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Ali Zaoua: Prince de la Rue
Time Out says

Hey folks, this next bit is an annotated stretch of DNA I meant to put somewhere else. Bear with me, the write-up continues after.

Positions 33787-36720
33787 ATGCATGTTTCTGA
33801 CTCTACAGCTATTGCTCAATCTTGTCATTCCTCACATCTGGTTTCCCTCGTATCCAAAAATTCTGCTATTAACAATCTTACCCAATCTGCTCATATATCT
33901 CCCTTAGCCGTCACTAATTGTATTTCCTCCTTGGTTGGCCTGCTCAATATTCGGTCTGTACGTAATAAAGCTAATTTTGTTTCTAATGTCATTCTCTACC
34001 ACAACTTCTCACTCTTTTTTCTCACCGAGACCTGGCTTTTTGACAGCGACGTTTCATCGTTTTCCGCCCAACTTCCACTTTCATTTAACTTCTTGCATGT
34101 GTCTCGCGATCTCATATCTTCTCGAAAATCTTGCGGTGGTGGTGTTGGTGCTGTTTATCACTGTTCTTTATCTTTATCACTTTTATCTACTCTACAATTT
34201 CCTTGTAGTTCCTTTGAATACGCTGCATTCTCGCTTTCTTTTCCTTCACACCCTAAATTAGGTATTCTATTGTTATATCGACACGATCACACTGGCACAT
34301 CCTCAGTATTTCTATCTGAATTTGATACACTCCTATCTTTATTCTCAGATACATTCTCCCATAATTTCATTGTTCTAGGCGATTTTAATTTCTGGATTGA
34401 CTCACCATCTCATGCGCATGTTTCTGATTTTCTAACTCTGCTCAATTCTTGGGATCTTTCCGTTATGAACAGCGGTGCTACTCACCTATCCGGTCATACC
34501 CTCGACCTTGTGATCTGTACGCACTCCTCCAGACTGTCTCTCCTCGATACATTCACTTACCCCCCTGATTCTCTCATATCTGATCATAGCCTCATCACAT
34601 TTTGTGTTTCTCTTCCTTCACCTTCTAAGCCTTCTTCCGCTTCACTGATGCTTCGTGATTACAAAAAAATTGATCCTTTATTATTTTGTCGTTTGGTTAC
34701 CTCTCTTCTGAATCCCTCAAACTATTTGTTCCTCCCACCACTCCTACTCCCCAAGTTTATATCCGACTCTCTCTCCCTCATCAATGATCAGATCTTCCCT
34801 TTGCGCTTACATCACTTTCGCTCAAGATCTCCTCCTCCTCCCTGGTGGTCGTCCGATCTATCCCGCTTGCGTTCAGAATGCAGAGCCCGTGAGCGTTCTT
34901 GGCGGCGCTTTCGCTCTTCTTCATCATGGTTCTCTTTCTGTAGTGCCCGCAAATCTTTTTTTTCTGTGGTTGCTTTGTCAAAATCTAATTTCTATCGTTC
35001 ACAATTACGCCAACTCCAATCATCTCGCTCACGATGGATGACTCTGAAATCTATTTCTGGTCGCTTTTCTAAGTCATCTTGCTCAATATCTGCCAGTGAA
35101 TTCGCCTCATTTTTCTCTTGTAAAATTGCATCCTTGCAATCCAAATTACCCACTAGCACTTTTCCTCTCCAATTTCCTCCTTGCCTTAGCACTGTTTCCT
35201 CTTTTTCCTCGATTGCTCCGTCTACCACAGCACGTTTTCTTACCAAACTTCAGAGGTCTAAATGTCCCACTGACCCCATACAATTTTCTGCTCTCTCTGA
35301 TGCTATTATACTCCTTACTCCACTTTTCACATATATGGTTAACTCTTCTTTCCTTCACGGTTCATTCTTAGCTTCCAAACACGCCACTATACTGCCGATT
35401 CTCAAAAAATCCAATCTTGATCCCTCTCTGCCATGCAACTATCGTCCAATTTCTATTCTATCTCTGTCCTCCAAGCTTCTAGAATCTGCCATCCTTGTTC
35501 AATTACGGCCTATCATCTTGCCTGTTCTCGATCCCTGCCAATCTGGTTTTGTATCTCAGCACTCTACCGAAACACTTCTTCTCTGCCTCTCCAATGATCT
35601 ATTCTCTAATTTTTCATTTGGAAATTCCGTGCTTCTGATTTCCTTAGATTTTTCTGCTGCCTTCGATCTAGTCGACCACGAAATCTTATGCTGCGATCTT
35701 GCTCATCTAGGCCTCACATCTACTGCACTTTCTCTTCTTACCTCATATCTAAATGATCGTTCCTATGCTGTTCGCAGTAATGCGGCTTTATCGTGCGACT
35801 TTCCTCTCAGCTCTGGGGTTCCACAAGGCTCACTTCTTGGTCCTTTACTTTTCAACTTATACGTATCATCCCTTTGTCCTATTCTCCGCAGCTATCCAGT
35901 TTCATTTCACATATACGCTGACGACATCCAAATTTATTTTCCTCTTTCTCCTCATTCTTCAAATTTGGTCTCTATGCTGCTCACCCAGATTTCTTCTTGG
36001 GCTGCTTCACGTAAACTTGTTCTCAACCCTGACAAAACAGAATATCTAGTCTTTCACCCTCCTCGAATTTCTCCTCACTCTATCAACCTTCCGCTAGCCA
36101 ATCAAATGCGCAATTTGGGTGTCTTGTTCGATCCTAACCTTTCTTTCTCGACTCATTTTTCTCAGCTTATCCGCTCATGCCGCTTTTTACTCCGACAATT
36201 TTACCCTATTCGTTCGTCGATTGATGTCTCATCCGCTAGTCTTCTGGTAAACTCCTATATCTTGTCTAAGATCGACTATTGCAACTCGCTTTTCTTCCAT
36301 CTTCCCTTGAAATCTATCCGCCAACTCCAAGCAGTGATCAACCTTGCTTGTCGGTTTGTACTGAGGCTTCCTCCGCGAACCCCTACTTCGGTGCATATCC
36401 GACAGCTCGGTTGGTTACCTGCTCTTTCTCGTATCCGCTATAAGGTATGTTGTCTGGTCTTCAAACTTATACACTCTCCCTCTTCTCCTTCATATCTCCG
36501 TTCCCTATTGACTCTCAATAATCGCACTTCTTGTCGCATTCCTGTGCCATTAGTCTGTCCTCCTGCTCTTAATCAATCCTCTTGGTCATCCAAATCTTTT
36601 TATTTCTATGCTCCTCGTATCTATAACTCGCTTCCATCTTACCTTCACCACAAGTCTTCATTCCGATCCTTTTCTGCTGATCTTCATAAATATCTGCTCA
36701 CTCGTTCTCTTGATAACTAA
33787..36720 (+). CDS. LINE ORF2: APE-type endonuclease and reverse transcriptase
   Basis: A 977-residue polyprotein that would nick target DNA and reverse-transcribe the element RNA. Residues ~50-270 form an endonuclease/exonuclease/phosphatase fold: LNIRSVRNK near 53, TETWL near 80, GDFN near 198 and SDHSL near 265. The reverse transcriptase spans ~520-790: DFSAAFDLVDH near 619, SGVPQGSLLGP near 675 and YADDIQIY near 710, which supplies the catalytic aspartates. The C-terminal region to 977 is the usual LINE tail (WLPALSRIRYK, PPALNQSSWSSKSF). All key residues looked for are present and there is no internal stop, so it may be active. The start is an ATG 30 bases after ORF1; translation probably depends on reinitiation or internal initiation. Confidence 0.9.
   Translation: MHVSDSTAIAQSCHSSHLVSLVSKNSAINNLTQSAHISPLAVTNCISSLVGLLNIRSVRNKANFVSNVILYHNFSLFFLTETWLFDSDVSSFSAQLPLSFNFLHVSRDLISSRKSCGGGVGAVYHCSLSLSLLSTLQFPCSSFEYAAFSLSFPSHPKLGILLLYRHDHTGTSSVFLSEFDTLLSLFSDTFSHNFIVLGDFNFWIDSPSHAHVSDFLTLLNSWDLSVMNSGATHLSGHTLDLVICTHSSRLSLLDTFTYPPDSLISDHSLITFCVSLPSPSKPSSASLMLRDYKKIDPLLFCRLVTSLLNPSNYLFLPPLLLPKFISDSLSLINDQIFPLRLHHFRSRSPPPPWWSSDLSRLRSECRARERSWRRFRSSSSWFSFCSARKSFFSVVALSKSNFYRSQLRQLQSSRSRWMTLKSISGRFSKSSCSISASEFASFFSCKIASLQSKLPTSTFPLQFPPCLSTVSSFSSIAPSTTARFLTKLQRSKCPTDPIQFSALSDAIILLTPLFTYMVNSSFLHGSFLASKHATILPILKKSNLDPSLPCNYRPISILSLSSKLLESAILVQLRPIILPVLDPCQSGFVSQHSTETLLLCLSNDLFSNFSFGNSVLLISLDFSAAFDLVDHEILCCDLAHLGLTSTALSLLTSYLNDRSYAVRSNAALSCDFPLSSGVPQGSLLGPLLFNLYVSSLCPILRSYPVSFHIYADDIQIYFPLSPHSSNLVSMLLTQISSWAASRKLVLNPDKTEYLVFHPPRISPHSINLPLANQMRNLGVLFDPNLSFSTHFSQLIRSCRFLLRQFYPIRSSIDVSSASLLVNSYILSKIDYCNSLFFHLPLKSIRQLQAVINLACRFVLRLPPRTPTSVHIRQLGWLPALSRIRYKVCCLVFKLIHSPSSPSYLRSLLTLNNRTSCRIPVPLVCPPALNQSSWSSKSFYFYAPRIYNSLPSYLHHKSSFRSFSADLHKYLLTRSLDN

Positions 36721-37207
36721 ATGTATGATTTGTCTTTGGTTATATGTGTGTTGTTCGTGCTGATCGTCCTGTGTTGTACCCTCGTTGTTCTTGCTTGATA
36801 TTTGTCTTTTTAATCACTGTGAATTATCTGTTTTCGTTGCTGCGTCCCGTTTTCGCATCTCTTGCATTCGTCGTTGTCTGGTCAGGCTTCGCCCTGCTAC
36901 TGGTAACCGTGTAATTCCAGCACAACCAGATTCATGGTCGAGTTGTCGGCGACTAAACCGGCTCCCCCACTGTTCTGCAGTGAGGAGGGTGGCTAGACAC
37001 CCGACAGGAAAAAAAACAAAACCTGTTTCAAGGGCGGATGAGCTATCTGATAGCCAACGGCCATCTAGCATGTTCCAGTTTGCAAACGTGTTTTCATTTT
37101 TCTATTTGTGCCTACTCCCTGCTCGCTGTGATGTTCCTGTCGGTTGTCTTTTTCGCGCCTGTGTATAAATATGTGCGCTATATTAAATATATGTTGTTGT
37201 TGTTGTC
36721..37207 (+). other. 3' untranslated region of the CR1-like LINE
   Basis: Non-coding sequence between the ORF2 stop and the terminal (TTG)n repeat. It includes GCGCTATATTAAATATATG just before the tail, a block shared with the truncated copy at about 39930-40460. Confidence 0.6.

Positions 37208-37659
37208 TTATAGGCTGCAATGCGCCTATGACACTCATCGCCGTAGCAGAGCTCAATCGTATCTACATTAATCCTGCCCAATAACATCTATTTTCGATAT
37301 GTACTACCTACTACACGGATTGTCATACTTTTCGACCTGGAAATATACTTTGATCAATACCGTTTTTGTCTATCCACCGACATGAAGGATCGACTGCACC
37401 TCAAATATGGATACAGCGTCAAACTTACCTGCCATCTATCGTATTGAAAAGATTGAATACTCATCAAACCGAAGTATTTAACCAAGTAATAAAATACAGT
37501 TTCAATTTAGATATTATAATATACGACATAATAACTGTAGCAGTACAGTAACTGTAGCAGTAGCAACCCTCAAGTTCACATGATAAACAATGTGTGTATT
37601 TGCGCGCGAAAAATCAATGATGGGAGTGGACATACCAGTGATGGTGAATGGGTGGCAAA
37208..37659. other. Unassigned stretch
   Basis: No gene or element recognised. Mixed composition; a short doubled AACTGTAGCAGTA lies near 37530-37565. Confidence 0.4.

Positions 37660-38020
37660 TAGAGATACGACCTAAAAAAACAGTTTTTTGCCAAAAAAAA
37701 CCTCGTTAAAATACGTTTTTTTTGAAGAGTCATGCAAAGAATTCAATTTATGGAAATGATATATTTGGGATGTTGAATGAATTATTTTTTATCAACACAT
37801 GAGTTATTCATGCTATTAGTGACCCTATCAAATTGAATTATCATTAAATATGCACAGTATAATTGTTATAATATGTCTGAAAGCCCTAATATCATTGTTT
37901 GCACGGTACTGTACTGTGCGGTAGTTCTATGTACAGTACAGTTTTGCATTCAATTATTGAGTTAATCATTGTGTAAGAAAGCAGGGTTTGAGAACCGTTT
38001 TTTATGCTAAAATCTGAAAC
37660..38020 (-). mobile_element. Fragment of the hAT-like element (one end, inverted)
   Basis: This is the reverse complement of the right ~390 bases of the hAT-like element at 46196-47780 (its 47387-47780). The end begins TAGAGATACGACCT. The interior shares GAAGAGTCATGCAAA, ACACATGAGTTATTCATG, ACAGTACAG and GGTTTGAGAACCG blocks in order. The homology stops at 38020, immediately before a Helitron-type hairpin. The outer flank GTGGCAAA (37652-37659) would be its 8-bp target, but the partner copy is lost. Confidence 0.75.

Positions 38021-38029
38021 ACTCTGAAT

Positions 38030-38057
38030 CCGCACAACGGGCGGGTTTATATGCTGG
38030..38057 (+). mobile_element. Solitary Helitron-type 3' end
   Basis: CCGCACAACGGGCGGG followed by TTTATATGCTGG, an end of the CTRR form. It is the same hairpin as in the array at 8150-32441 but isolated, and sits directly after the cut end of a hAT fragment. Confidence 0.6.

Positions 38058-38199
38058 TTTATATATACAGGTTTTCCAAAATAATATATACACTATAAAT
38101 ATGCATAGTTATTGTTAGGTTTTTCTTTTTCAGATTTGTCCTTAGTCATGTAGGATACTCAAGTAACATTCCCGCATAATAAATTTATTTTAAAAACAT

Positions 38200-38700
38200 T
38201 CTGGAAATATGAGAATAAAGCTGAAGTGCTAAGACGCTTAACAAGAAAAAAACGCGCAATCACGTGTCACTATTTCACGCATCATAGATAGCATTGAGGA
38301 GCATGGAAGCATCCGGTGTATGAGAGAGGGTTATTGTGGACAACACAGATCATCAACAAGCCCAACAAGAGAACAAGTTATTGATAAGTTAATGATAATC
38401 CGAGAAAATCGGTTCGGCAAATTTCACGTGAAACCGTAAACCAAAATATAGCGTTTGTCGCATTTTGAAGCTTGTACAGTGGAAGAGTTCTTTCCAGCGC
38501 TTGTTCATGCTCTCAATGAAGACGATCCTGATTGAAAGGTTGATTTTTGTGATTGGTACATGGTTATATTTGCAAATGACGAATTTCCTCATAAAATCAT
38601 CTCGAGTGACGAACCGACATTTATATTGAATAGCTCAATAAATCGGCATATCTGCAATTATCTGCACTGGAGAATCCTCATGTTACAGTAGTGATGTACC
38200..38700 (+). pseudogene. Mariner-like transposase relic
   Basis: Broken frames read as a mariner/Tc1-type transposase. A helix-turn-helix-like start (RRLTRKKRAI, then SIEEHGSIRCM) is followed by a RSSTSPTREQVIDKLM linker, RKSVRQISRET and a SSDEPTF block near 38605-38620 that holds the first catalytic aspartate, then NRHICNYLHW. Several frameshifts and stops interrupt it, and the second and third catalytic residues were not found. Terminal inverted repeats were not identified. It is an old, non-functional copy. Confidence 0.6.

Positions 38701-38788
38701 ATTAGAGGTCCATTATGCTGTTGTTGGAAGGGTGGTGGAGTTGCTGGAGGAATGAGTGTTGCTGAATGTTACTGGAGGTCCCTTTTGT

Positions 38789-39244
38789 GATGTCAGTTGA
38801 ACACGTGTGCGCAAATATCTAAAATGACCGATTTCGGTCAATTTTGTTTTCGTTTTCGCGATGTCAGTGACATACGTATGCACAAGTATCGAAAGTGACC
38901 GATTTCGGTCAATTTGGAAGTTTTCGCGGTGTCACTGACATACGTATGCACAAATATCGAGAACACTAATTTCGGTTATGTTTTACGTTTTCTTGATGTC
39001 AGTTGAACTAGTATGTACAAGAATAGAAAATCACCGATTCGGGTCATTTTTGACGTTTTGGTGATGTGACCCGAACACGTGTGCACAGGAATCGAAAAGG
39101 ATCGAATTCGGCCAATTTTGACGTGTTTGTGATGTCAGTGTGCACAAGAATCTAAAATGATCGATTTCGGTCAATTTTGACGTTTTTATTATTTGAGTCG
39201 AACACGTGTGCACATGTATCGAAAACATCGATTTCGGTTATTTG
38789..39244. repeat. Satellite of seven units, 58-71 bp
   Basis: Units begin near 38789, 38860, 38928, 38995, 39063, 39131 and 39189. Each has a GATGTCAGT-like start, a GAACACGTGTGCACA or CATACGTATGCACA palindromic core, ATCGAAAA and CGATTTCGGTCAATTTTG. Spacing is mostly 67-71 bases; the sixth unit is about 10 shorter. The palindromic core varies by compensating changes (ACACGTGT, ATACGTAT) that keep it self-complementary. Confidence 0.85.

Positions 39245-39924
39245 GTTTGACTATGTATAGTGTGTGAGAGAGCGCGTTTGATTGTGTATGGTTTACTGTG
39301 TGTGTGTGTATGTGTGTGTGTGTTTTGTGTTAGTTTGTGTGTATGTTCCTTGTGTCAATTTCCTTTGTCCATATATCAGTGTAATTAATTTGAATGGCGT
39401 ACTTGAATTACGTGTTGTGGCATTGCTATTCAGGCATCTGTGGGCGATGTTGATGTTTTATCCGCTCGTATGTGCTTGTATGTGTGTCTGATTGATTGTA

Street kid Ali Zaoua lives down by the harbour, begging, stealing and hustling. He dreams of leaving behind the poverty, glue-sniffing and constant danger; of becoming a sailor and journeying far from Morocco to an island with two suns. But then a run-in with rivals results in his death, and his pals Kwita, Omar and Boubker have to find a way to bury him. But they have no cash, they ought to tell Ali's estranged mother the bad news - and then there's Dib, self-appointed leader of the local urchins whose despotic insistence on total allegiance ensured the errant Ali's demise. This has a lot going for it: its sentiments are liberal, it has ambition and intelligence, it's well shot and engagingly acted, mostly by street kids, whose lot director/co-writer Ayouch hoped to improve through their association with the film. But, regrettably, the film never quite takes off. The plotting is predictable, and the characterisation of the Fagin-like Dib is symptomatic of an overall tendency towards facile sentimentality.